One of the best ways to make use of old rope is to work up a set of rope mats. I made this mat using a 12 mm (1/2") old 35-meter (115 ft) main halyard, making a 6-pass Napoleon knot with a Flemish coil around it. The ropes were stitched together in the end so the mat would keep its shape.
Making a template will make the process easy. I made one using objects I had in the boat, as I wanted to take it apart and re-use it in other projects afterwards. In tutorials I've seen, people draw the pattern (which shows how ropes overlap) on a wooden board, and plant 8 nails, 1 at each end with the other 3 lined up on either side, forming a diamond shape. Nails are represented by black dots:
The nails (or pens, in my case) help keep a good shape as you are passing lines over and under. With experience, you won't need a a template (I don't use one anymore), but it is useful for beginners.
Starting the mat
Take a bight at 10 m (35 ft) of your 35 meter (115 ft) rope (~1/3 of your rope), and set up the knot as shown in the diagram above. Lay it loose, with 3 of the bights laying over a nail (the inside of the bight in contact with the nail).
Continue to run the line, as shown in the above diagram.
Continue yet again to run the line through, making sure that the ropes overlap in the right places. And voila, your pattern should match the one on the above diagram. You have completed your starting pattern.
Doubling the ropes
This part is easier. It consists of doubling the lines, and only requires that you follow the pattern.
To begin, take the long end, and pass it alongside the short end, all through the pattern until you arrive at the starting point. Now your rope will be doubled. At this point, remove the nails. Continue through the pattern again until you reach the starting point, this will make 3-passes. If you want, you can continue on to making more passes (this will result in a bigger mat). If you have 3 passes, the mat will be small, but you can enlargen it by adding a Flemish coil around it, using the last of your rope.
If you stop at 3-passes, you'll notice that the mat is very loose. Take a bight anywhere and start picking up the slack, working in both directions through the mat. This part takes a long time, especially if your mat is bigger. When the mat has a nice tight shape, and an even number of passes, cut off the surplus rope. Optionally, you can continue to feed the rope until it's all used up, but you may end up areas that have more passes than others. I don't mind this, but it may bother perfectionists. At the bottom of this page, the red mat is a good example of a mat with an uneven number of passes. The other two (black and white ones) are even. I like to use up all of the rope to avoid waste.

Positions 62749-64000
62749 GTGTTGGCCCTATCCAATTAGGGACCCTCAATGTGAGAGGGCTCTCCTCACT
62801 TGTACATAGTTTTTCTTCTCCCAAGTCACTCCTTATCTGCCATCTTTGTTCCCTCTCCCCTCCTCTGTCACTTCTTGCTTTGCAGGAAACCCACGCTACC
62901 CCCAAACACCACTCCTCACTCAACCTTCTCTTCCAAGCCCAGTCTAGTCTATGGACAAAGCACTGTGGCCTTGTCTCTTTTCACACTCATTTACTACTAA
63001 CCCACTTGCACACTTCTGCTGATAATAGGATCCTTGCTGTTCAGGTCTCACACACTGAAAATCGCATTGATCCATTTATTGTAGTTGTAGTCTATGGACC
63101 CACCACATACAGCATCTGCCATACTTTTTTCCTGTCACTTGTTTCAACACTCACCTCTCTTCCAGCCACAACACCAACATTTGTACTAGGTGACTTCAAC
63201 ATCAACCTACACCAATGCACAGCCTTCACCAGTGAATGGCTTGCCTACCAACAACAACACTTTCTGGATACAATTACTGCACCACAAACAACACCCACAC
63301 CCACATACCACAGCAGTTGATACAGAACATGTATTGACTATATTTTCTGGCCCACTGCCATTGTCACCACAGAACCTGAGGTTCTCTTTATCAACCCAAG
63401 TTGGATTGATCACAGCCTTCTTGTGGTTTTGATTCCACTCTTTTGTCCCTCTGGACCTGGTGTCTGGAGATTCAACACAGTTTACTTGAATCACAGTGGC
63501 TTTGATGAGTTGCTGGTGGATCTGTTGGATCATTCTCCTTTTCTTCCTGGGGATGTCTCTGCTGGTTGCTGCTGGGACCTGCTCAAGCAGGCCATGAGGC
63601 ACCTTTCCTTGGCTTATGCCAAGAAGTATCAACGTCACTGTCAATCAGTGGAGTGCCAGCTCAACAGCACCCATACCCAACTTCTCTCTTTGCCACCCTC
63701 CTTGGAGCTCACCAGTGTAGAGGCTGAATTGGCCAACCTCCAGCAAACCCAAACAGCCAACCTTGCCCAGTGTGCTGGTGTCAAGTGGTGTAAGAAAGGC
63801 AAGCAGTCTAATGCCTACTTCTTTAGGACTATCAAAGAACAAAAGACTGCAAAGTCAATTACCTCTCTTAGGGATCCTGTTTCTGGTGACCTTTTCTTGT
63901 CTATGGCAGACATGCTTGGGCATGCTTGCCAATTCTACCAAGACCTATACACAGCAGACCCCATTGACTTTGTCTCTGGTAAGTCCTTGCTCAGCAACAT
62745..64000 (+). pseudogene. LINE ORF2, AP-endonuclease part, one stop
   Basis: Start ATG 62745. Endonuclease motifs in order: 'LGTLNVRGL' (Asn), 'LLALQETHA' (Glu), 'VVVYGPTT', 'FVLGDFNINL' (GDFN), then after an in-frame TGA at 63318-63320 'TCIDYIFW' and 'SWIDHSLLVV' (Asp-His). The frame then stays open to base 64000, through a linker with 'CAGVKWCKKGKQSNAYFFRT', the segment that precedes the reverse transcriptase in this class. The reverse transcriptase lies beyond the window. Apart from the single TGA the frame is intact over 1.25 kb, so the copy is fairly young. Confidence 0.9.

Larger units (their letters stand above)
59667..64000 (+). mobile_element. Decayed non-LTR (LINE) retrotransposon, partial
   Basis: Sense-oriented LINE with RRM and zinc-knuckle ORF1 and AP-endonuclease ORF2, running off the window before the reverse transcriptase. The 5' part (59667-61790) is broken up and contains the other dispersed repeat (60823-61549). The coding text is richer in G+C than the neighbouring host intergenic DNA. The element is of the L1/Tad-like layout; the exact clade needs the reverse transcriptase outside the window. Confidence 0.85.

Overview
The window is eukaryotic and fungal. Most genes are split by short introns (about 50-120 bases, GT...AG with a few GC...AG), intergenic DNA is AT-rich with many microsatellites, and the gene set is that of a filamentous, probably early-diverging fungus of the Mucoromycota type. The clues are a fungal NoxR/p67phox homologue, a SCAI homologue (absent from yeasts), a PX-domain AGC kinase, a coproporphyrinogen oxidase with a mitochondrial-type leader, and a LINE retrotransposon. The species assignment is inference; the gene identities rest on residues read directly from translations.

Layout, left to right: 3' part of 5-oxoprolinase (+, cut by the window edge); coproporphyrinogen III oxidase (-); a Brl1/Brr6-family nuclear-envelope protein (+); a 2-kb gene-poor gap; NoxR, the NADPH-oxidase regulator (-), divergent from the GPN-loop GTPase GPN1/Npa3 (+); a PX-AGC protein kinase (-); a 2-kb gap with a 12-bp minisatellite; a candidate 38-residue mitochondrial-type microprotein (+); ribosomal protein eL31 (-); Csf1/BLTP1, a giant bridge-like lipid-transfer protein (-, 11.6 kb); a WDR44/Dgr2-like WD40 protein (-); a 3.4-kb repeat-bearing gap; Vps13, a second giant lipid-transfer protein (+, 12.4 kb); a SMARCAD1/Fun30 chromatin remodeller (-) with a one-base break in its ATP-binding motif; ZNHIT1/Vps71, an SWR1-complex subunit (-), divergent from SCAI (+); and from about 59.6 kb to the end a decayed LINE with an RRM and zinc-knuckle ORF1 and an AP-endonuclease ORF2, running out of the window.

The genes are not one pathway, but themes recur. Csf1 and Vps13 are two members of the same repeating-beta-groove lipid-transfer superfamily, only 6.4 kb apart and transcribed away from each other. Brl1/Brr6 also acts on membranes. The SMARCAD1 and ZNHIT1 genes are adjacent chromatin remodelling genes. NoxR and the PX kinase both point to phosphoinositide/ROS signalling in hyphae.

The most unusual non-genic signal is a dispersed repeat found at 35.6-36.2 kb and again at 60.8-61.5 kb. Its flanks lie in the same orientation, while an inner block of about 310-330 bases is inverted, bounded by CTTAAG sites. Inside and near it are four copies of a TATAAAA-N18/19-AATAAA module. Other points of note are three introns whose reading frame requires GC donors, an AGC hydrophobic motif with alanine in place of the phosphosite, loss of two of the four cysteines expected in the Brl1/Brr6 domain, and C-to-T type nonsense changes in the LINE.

Coil the cut rope around the mat. For the mat I made, because I used 6 passes, I made 4 coils around the mat in the center. If you make 3 passes, you'll have a lot more rope left over, and you can make a mat that is 9 coils wide.
It is necessary to add stitching to hold the mat together. Thread a large sail needle with marline, and sew through each rope in the coil from the knot to the outer edge radially, then along the edge and back through the coil again to the knot. Do this for the entire mat. Since my coils are 6 rope wide, I also stitched them together in the same manner, otherwise they have a tendency to overlap.
Your mat will be bumpy initially, because of the overlapping ropes, but will flatten out over time. If you're in a hurry to get it flat, use a mallet.
Using a similar technique, I've also made smaller mats:
To make a smaller mat, choose a smaller rope diameter, and length. To make a round-ish, or elongated mat, add, or reduce the number of bights. Drawing a pattern first helps.
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